A recent study done by global research and advisory firm Forrester found that customers in China are having a better experience online than in physical stores. But why?
Here are three aspects unique to the online customer experience in China that may help to explain why consumers prefer shopping from their computer or smartphone:
Transparency. The more you know about a store, the better. On Taobao Marketplace, Alibaba Group’s C2C online-shopping website,consumers viewing a store can see exactly how many units of a given product have sold in the past30 days. They can also see how many of those sales were successful transactions. Forshoppers using a C2C site, these numbers translate to merchant legitimacy. Take a store that sold 300 shirts in the past month, of which 295 went through as successful transactions. Anyone visiting can see that only five out of the last 300 shirts sold were not accepted, and make a more informed decision based on that figure. Storesthat offer more transparency will come out ahead. Being able to gauge a seller’s success rate allows Chinese consumers to buy (or not buy) with increased confidence.
Social anonymity. In a society that rewards modesty, online shopping allows Chinese consumers to defy social norms through anonymous review postings and product inquiries, completely removing the risk of peer judgment. Praise, as well as harsh criticism, is found across a variety of merchant storefronts, giving shoppers a voice and forcing companies to listen. Instant-messaging options feature live customer service reps who welcome pre-purchase inquiries so that shoppers can ask questions and express qualms that might otherwise be too uncomfortable to ask in front of fellow shoppers. Customer service departments that are quick to respond and offer leniency with returns will earn a strong reputation for their stores.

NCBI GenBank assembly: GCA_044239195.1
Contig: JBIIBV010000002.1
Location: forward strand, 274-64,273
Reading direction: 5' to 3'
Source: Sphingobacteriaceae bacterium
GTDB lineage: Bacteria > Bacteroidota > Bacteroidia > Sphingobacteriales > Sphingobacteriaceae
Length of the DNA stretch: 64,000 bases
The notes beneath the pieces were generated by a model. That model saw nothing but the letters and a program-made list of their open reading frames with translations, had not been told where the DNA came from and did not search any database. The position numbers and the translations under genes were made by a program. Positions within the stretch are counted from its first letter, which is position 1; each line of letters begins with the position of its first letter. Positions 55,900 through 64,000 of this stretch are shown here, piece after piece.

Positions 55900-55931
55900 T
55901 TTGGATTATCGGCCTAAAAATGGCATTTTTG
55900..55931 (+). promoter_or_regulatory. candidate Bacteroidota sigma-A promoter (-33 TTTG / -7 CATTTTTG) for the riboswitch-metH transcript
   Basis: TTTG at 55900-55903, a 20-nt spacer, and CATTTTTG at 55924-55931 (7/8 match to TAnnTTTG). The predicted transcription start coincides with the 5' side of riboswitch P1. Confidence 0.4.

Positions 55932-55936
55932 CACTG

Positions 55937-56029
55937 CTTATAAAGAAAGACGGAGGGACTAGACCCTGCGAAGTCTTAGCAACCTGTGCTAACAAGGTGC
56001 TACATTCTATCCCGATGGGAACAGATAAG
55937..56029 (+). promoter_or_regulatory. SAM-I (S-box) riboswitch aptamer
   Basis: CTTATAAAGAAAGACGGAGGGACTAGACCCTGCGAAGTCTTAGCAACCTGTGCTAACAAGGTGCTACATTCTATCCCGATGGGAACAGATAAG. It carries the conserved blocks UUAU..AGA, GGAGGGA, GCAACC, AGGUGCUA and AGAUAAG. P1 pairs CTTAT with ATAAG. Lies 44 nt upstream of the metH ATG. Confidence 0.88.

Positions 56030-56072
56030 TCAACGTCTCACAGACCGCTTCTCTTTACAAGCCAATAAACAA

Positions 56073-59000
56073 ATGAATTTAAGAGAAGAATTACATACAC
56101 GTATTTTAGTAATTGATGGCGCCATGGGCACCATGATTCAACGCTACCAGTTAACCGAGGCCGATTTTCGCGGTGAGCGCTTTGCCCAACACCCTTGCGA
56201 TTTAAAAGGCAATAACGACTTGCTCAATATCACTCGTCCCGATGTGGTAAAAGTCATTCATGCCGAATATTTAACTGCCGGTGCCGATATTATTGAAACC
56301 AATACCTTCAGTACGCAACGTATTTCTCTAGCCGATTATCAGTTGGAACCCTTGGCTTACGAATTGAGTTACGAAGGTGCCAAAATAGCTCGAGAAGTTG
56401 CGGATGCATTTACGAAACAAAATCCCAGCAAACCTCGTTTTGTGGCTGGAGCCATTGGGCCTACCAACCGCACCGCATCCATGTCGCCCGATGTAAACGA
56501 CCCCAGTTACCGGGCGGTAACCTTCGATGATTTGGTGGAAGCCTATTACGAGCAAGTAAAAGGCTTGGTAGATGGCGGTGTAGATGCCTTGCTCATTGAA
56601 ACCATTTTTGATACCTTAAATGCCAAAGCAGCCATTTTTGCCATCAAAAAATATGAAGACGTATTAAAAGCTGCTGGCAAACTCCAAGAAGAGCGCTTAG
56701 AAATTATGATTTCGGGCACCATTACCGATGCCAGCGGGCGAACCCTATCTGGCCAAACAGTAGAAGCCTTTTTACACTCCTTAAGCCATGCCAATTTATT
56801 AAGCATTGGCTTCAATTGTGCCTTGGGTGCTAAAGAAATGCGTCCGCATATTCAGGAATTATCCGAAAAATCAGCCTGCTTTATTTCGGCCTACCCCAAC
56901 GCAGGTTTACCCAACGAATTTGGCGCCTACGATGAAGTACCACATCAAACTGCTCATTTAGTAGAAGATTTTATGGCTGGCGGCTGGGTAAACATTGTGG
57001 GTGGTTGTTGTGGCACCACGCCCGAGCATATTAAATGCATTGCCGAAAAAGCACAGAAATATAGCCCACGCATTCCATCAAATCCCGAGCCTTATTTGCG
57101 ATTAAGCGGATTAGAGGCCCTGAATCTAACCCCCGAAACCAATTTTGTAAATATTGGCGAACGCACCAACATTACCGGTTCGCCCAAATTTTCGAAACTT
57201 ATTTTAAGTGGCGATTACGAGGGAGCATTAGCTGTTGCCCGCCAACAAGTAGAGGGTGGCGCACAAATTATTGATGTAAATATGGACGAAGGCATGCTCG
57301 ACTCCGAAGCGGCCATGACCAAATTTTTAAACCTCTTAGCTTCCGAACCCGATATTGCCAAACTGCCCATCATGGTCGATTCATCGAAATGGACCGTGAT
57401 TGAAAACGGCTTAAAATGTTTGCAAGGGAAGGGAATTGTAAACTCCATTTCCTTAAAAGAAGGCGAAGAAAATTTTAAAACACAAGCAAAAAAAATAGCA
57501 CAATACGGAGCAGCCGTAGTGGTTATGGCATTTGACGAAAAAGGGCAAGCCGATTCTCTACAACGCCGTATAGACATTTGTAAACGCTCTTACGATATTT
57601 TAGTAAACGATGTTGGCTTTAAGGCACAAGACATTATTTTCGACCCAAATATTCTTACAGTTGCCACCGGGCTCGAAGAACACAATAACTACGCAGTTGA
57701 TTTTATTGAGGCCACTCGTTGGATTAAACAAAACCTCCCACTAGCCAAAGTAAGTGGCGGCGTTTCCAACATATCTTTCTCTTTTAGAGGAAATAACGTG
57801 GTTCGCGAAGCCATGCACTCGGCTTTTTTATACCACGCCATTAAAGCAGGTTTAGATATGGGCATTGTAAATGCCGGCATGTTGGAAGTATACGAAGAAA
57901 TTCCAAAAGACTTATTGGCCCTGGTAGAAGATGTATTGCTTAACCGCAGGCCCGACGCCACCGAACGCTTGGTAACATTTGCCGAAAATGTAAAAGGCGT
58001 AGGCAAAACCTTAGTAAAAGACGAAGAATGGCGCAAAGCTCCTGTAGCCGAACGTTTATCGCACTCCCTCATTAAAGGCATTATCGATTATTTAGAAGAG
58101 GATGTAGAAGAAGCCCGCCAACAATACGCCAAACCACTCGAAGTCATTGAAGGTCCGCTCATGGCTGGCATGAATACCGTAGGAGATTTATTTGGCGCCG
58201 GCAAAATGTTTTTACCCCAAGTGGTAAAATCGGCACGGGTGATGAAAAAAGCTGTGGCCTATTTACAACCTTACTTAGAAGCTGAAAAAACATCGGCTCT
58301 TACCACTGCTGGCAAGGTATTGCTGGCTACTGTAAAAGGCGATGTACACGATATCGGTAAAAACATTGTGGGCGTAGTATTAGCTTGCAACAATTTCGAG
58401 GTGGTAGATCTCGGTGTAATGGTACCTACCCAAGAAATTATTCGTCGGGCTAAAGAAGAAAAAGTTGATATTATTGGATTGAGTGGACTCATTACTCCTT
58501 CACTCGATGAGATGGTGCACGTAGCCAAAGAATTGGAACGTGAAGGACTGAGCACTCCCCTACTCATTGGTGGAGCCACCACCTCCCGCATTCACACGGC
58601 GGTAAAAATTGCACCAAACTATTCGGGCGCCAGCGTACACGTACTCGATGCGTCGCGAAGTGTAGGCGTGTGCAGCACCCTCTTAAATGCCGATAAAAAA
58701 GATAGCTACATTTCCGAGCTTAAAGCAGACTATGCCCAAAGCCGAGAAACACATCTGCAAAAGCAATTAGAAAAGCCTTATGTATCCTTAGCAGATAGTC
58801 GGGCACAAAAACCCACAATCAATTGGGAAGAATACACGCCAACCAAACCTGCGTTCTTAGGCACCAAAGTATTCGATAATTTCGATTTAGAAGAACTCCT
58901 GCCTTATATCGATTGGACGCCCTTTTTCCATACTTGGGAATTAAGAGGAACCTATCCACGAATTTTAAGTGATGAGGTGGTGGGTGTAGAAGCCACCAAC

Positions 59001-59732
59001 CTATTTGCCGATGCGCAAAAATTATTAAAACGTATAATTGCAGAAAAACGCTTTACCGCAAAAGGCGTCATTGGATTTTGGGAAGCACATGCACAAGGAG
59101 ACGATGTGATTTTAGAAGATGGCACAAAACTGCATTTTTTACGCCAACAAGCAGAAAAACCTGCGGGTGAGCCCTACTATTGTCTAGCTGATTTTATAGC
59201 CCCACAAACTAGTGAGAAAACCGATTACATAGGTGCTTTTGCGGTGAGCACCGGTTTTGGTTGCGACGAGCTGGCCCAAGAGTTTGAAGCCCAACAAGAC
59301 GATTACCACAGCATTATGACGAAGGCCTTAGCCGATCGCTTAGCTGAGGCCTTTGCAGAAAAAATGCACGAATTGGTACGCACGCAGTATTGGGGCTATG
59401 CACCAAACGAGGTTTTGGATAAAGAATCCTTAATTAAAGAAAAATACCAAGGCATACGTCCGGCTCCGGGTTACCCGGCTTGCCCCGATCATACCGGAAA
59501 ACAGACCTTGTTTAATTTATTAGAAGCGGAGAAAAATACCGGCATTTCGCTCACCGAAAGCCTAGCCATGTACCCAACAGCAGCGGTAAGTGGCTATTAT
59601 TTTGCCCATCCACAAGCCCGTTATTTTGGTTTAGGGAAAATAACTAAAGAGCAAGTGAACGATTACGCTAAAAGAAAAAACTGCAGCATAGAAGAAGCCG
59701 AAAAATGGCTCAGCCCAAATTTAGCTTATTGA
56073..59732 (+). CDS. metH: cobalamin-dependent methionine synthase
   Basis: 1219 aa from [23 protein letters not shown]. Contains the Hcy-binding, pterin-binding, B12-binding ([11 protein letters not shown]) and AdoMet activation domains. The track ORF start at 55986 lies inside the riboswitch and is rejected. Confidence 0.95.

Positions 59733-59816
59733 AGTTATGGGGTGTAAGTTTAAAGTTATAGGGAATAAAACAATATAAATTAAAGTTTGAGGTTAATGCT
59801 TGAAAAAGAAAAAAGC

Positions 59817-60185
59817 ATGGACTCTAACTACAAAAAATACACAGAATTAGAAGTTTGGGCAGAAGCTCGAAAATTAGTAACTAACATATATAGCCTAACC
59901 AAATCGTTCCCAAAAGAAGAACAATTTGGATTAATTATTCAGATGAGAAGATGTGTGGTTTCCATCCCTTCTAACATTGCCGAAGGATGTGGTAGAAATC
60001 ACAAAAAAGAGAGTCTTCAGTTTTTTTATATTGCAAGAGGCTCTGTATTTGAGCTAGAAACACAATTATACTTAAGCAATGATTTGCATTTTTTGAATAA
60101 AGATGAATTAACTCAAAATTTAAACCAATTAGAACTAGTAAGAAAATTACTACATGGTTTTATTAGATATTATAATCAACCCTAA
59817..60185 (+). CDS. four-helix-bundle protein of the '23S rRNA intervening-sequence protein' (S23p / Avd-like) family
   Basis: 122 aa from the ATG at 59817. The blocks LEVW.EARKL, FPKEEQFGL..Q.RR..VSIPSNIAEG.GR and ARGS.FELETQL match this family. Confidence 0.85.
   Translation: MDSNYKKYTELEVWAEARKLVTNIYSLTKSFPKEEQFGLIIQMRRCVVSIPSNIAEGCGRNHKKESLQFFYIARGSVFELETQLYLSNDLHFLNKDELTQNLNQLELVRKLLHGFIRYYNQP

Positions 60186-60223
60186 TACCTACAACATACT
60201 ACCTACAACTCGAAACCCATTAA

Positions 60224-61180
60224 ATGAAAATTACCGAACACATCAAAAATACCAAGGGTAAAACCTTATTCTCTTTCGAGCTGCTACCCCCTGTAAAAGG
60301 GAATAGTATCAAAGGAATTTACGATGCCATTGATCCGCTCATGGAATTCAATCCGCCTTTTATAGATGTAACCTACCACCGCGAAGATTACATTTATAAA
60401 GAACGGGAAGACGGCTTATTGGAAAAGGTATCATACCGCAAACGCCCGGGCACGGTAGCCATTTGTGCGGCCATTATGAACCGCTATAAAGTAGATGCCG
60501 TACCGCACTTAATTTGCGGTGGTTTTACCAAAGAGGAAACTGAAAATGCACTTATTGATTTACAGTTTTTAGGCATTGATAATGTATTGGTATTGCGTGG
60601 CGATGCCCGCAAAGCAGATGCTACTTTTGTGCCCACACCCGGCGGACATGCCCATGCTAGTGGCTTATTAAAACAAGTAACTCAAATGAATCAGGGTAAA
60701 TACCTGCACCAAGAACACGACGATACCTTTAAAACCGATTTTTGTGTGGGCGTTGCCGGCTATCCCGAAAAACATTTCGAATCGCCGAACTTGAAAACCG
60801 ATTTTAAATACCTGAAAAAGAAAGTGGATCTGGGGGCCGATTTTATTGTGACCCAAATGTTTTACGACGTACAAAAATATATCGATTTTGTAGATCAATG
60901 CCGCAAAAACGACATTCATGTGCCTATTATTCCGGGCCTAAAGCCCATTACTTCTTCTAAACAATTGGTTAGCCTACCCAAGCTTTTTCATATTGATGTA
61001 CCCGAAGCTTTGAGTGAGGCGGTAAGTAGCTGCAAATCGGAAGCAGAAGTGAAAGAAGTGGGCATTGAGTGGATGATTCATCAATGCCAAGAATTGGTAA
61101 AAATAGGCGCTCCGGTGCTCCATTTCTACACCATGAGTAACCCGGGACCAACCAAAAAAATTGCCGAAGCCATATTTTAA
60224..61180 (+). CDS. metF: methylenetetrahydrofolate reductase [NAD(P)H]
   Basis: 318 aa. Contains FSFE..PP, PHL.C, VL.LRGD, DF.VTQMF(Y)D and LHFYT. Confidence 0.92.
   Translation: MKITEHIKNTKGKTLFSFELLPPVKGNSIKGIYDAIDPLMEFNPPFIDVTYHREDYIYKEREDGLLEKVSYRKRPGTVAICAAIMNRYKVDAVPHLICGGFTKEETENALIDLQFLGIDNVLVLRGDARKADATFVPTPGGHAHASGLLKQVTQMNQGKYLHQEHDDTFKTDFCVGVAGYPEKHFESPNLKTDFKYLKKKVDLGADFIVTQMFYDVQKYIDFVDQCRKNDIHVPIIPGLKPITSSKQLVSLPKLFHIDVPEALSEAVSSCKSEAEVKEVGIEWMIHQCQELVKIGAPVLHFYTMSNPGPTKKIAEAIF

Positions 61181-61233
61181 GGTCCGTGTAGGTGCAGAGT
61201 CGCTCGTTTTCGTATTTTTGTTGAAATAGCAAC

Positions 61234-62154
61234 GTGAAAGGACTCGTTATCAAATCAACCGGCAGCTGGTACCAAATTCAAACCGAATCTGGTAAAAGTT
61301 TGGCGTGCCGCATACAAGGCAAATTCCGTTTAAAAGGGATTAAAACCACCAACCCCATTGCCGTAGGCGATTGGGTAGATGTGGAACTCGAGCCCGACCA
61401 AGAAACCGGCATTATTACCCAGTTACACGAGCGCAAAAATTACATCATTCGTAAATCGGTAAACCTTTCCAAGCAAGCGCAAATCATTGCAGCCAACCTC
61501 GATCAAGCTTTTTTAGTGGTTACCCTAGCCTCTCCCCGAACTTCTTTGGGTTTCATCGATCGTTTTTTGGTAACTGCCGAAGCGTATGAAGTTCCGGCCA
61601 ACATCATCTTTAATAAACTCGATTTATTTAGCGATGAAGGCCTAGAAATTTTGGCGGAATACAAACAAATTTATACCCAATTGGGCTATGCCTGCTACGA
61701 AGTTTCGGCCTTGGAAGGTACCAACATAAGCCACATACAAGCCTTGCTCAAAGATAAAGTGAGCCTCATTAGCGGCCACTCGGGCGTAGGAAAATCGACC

Visual engagement. One way online merchants in China have successfully defined themselves amid tough competition is through unique visual engagement. Including videos, slides, and close-up images, virtual shops in China are typically laid outas very long web pages. This allows visitors to invest time in a siteby scrolling versus multiple clicks—minimizing time spent having to wait for new pages to reload. A single web page for OtterBox’s Preserver Series on Tmall.com, for example, features over forty images of the waterproof cell phone case, a four-minute-long video, a 12-step guide on how to install the case, and a four-step display of the packing process. Through detailed presentations like this, consumers can visually engage with the product in ways that aren’t possible at physical stores.
Joe Nora is a business development and marketing Intern with Export Now, a company that helps Western businesses sell directly to Chinese consumers through Tmall.com.
Formoreonline sales and marketing ideas, check out the video below from L2ThinkTank.com: